Day 23

I guess I never really finished up yesterday– Nikki, Maci, and I headed out to Camps Bay for some Tuesday night karaoke at Dizzy’s. We met up with Skylar and Elijah, two of the Mercer interns at the clinic and caught up on what we had missed while shark diving. The answer? Nothing much. We sang “Take Me Home, Country Roads” then Elijah absolutely murdered “Drop It Like It’s Hot”. What a wonderful night!

But TODAY, we finally broke the dry spell at the clinic! After about an hour of paperwork, Nikki, Maci, Skylar, Madison, and I all started shadowing Dr. Prinsloo, the neonatal specialist who comes in every Wednesday. While this was fun, watching her check out all of the preemie babies, we crowded her a little bit so I went to hang with Elijah in the labor ward. Lo and behold, 10 minutes after I arrived, two mothers began pushing (one who was much louder than the other).

One woman (the loud one) didn’t speak any English and barely any Xhosa so we really had a tough time communicating with her. She kept pushing when, in reality, she wasn’t ready push which could’ve been very damaging for the baby. Eventually, the sisters got her to calm down and just lay on her side until the baby was ready to come out.

However, the woman next doorway ready to push and that baby was ready to come out. After a few painful minutes and some coaching from Elijah and me (wow, this really makes me sound so much more qualified than I am?), she gave birth to a beautiful baby girl! We cut her cord, measured her, warmed her up in the incubator, then gave her back to the mother to begin breastfeeding. The only problem was this mother was a first-timer and, unfortunately, had inverted nipples, meaning that the sisters had to use a syringe to pull them out. During this whole process, I was lucky enough to be the designated “baby-holder” (my favorite job) and got to bond with this little bundle of joy. After handing her back to the mother, I decided that this was the perfect way to introduce my new baby hat concept. As a way of thanking the mother for letting students deliver her baby, I gave her a pink baby hat knitted by yours truly. This woman was so grateful and even let me take pictures of the baby with the hat on :’). Those are featured in the gallery.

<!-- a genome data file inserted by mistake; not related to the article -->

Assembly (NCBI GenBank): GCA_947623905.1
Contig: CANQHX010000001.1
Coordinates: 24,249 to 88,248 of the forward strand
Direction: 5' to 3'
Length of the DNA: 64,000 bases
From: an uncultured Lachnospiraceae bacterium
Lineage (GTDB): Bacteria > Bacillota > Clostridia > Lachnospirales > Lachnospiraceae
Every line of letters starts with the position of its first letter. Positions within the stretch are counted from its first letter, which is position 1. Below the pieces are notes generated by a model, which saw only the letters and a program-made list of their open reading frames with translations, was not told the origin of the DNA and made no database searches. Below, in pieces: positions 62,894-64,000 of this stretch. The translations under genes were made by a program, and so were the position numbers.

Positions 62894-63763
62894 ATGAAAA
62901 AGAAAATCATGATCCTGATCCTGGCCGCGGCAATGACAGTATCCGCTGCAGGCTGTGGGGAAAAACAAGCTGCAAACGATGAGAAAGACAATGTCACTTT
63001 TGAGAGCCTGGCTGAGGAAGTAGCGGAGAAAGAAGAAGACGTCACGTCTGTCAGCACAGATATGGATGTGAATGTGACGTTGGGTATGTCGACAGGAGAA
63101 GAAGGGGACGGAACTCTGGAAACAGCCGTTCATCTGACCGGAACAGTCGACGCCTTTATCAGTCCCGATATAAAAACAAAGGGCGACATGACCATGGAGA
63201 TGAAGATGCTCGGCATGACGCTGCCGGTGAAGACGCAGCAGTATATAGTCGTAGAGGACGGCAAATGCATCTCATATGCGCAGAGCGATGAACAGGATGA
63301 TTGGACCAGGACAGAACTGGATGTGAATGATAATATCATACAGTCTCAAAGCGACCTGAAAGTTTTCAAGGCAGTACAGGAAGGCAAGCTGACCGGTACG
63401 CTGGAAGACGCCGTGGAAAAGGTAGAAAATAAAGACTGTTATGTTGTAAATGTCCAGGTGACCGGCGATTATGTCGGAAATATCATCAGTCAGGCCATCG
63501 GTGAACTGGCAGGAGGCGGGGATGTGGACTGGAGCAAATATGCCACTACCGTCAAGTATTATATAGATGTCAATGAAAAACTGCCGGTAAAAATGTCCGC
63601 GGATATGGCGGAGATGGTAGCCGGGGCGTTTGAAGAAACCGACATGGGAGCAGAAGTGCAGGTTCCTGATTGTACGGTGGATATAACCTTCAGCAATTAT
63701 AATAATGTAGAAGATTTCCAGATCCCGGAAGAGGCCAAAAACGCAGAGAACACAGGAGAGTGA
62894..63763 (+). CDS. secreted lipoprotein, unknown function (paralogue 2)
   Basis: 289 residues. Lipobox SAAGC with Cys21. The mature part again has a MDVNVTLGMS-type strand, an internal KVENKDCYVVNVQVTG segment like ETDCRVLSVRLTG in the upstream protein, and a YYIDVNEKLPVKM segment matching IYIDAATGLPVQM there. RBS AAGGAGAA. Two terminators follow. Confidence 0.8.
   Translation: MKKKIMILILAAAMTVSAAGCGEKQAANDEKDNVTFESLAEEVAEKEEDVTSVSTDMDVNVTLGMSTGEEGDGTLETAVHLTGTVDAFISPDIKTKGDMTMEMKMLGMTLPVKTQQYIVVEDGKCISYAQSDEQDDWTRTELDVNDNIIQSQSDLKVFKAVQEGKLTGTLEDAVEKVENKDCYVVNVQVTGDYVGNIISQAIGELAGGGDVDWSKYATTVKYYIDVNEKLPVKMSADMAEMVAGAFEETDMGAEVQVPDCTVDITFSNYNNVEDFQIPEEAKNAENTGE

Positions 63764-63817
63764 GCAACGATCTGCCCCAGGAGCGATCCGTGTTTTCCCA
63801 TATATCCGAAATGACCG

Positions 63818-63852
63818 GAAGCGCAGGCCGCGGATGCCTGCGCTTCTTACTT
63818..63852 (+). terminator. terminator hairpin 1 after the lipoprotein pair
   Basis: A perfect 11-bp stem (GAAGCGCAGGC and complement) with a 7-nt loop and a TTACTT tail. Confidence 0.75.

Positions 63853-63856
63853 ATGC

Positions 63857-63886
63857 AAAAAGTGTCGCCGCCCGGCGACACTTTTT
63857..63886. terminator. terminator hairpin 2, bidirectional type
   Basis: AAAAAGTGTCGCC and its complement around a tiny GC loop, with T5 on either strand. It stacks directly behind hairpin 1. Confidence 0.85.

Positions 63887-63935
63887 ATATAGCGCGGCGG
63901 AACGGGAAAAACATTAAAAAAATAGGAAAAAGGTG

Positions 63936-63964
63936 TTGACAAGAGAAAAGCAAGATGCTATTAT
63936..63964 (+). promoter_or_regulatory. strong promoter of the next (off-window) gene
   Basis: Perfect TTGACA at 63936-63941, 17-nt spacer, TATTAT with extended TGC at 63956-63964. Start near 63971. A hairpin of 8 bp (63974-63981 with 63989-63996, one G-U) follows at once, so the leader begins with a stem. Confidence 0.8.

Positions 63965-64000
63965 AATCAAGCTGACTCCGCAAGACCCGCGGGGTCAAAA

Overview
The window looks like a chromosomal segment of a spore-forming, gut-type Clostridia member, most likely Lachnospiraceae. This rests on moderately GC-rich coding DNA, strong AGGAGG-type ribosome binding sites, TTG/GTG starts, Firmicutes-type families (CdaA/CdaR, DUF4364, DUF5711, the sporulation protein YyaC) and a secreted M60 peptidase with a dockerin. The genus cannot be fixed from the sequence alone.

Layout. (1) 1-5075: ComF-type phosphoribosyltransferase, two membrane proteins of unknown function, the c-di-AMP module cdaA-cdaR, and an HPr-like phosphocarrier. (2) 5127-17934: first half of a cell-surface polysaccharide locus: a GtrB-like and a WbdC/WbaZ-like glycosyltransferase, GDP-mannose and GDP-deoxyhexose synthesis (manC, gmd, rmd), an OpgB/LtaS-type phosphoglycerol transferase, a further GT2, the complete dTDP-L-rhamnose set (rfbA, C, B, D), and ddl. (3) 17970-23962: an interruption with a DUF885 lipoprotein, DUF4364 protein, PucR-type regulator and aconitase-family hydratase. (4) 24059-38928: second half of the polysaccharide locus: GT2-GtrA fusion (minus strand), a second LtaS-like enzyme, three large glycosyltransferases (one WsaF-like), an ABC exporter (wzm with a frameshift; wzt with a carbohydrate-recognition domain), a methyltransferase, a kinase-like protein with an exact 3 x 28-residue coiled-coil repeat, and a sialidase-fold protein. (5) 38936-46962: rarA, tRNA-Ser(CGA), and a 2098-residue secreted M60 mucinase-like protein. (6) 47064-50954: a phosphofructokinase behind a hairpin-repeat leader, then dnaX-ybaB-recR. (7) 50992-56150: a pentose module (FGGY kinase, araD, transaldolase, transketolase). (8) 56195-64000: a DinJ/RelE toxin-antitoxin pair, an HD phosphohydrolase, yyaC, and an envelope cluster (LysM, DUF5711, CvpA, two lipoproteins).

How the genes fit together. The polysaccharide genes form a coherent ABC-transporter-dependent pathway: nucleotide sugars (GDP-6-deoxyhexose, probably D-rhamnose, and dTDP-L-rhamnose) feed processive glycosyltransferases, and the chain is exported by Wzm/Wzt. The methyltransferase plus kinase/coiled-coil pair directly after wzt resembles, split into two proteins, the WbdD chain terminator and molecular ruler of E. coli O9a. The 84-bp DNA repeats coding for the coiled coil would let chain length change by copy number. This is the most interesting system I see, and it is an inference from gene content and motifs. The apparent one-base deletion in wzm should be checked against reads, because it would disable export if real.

The rest of the afternoon was relatively slow but that birth made this past 1.5 weeks of waiting all worth it. I returned home for a classic afternoon of going to the gym, calling home, etc. This time, though, I got to talk to my brother, Russell, who just returned from a 2-week wilderness adventure! As fun as SA is, I’m definitely missing my family. On my way home from the gym today, I finally decided to try Nando’s, a large chain restaurant in Europe and South Africa specializing in their roasted chicken. I got a leg/thigh with mild peri-peri sauce and thought it was pretty good! 8/10, convenient and tasty!

I spent the night hanging out with Tess, Morgan, and Sarah, listening to Big Bootie mixes and admiring the beautiful view out of their 13th floor window (we’re only on the 4th floor, facing another building). I’m on this new kick where I’m trying to go to bed earlier so I’m off to the snoozer at approx. 10:30… progress? Xhosa word of the day is “hat”: umnqwazi (there’s a click in this one! and I can do it!)

Day 14